And be sure to verify the legitimacy of anyone who is attempting to contact you.

3. Superannuation scams

nestegg recently revealed that the Australian Federal Police are involved in investigating a fraud committed through the government’s early release of super scheme, where 150 fund members had $10,000 released from their accounts. 

That news followed an ACCC warning from early April after a number of Australians reported receiving cold calls offering early access to superannuation. 

Scamwatch has outlined that a majority of the superannuation-related scams begin with an unexpected call, with the person on the other end of the line claiming to be from a financial institution or super fund.

The scammer will use a variety of excuses to request information around your superannuation account, such as offering to help provide access to funds, ensuring you aren’t locked out of your account due to new rules, or by stating that they can check whether your superannuation account is eligible for various benefits or deals.

4. Online shopping scams

Scammers are creating fake online stores claiming to sell products that don’t exist and offering up cures or vaccinations against COVID-19 or health items such as face masks, according to Scamwatch.

The watchdog has advised that the best way to detect a fake trader or social media shopping scam is to search for reviews before purchasing.

It has reiterated that no vaccine or cure currently exists for COVID-19.

In addition, “be wary of sellers requesting unusual payment methods such as upfront payment via money order, wire transfer, international funds transfer, preloaded card or electronic currency, like bitcoin”.

5. Scams that target businesses

Business email compromise scams are also on Scamwatch’s radar, with the government body revealing that scammers are using COVID-19 “as an excuse to divert your usual account payments to a different bank account” by pretending to be a supplier or business you might normally deal with.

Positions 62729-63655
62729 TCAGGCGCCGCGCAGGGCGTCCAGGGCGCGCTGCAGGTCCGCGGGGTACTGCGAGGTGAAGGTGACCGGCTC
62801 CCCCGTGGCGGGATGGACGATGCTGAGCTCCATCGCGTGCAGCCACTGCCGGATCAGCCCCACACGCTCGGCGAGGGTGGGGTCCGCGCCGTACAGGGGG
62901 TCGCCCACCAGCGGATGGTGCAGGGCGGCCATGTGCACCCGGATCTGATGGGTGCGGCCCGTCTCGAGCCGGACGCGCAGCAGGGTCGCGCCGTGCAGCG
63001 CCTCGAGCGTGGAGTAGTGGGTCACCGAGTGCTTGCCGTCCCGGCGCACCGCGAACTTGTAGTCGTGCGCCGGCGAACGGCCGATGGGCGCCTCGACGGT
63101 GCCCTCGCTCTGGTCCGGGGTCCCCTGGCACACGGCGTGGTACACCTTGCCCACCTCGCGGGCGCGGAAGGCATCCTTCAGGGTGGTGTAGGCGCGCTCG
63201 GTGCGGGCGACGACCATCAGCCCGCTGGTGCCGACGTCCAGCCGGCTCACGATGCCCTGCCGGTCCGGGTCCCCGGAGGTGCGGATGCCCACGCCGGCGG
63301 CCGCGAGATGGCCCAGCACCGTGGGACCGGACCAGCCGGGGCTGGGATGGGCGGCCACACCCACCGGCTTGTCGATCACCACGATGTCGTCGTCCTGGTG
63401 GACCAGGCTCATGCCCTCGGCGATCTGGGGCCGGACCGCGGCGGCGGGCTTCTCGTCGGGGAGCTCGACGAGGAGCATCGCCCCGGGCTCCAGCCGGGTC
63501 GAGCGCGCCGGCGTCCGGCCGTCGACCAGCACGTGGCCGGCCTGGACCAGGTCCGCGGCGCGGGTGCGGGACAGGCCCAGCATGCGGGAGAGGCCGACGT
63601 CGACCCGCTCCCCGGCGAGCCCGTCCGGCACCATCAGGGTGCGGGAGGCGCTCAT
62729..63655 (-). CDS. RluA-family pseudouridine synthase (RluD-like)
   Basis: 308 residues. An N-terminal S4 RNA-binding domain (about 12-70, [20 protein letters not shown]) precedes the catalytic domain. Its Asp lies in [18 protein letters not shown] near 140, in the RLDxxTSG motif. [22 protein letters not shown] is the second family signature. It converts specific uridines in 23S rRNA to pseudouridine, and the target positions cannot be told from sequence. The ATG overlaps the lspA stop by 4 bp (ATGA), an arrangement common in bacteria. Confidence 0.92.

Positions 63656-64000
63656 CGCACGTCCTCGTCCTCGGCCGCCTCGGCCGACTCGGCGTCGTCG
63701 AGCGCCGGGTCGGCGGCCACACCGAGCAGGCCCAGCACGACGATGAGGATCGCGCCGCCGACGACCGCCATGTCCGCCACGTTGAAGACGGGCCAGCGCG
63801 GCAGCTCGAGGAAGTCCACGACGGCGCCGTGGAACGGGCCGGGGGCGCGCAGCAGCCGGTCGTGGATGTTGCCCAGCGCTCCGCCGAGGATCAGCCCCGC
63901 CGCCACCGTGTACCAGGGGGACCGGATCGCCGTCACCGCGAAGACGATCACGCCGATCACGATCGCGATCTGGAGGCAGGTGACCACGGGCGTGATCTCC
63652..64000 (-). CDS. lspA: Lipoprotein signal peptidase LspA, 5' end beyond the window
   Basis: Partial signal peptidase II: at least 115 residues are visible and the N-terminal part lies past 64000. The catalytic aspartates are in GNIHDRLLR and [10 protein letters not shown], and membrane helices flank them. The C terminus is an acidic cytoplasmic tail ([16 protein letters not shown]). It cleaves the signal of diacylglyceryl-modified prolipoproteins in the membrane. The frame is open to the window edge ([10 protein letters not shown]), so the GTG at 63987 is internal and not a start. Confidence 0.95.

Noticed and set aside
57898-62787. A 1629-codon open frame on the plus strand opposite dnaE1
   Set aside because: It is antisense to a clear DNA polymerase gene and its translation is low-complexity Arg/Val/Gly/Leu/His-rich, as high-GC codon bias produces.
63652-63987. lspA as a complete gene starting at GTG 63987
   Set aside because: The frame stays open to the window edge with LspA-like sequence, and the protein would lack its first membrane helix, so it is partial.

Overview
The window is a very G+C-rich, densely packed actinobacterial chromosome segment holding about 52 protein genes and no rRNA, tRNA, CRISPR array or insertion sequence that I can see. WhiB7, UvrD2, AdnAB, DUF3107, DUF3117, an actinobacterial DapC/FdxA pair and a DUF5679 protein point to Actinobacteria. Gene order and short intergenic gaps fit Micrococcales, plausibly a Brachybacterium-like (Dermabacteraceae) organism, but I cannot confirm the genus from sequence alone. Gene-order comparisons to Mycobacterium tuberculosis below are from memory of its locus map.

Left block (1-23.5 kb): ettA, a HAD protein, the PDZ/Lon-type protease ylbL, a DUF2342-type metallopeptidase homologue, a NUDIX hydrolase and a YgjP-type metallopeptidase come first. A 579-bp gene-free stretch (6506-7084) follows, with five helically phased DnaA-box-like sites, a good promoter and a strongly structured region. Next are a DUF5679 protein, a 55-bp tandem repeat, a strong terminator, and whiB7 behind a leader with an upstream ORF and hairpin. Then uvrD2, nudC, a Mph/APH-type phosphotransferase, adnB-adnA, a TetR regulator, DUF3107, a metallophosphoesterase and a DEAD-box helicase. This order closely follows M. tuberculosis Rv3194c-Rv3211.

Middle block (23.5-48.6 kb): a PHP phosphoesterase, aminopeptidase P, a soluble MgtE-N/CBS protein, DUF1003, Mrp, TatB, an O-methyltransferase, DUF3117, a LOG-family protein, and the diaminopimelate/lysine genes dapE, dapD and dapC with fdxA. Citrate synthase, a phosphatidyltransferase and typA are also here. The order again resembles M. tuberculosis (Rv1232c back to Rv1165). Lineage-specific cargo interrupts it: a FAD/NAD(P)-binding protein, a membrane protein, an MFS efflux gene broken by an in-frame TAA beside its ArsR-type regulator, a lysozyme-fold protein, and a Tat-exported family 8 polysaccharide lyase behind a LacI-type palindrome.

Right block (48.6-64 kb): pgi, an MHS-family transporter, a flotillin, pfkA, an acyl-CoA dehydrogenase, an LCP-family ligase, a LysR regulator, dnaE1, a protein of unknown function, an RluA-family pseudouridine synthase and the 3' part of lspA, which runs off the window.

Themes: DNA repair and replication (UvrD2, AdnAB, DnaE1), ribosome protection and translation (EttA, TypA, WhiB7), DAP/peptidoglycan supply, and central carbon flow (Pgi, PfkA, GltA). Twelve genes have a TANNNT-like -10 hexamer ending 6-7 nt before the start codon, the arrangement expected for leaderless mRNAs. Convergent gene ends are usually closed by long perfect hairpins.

Business people are urged to verify any requests to change bank details by contacting the supplier directly, and consider a multi-person approval process for transactions over a certain amount.

A good firewall to protect data is important, as is keeping the security on any networks or devices you use up to date.

While the above examples are the main scams to be wary of, Scamwatch has cautioned that there could be many, many more.

“If your experience does not match any of the examples provided, it could still be a scam,” it said.

Its warning? If you have any doubts at all, don’t proceed.

Beware these 5 COVID-19 scams
COVID-19 scams
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About the author

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Grace is a journalist on Momentum Media's nestegg. She enjoys being able to provide easy to digest information and practical tips for Australians with regard to their wealth, as well as having a platform on which to engage leading experts and commentators and leverage their insight.

About the author

Grace is a journalist on Momentum Media's nestegg. She enjoys being able to provide easy to digest information and practical tips for Australians with regard to their wealth, as well as having a platform on which to engage leading experts and commentators and leverage their insight.